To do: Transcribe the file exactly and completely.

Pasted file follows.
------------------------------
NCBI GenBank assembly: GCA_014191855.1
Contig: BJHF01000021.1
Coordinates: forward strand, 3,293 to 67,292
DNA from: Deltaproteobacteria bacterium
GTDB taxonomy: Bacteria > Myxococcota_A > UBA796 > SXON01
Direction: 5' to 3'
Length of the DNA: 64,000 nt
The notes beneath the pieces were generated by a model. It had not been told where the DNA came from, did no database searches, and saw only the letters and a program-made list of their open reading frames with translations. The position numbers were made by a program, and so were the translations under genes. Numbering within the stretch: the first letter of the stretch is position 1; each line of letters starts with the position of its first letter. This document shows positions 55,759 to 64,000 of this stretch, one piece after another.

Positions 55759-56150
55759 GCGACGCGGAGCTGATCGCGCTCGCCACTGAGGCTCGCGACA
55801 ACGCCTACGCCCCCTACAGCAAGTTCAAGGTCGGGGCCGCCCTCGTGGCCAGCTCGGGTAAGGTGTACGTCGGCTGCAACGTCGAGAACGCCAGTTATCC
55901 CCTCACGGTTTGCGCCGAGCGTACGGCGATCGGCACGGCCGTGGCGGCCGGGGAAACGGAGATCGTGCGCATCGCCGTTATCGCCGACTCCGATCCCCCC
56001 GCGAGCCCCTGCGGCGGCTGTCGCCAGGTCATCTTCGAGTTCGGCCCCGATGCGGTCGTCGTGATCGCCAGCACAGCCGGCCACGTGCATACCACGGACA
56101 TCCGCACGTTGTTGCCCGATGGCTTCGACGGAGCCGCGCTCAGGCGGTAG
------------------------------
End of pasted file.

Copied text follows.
NCBI GenBank assembly: GCA_014191855.1
Contig: BJHF01000021.1
Coordinates: forward strand, 3,293 to 67,292
DNA from: Deltaproteobacteria bacterium
GTDB taxonomy: Bacteria > Myxococcota_A > UBA796 > SXON01
Direction: 5' to 3'
Length of the DNA: 64,000 nt
The notes beneath the pieces were generated by a model. It had not been told where the DNA came from, did no database searches, and saw only the letters and a program-made list of their open reading frames with translations. The position numbers were made by a program, and so were the translations under genes. Numbering within the stretch: the first letter of the stretch is position 1; each line of letters starts with the position of its first letter. This document shows positions 55,759 to 64,000 of this stretch, one piece after another.

Positions 55759-56150
55759 GCGACGCGGAGCTGATCGCGCTCGCCACTGAGGCTCGCGACA
55801 ACGCCTACGCCCCCTACAGCAAGTTCAAGGTCGGGGCCGCCCTCGTGGCCAGCTCGGGTAAGGTGTACGTCGGCTGCAACGTCGAGAACGCCAGTTATCC
55901 CCTCACGGTTTGCGCCGAGCGTACGGCGATCGGCACGGCCGTGGCGGCCGGGGAAACGGAGATCGTGCGCATCGCCGTTATCGCCGACTCCGATCCCCCC
56001 GCGAGCCCCTGCGGCGGCTGTCGCCAGGTCATCTTCGAGTTCGGCCCCGATGCGGTCGTCGTGATCGCCAGCACAGCCGGCCACGTGCATACCACGGACA
56101 TCCGCACGTTGTTGCCCGATGGCTTCGACGGAGCCGCGCTCAGGCGGTAG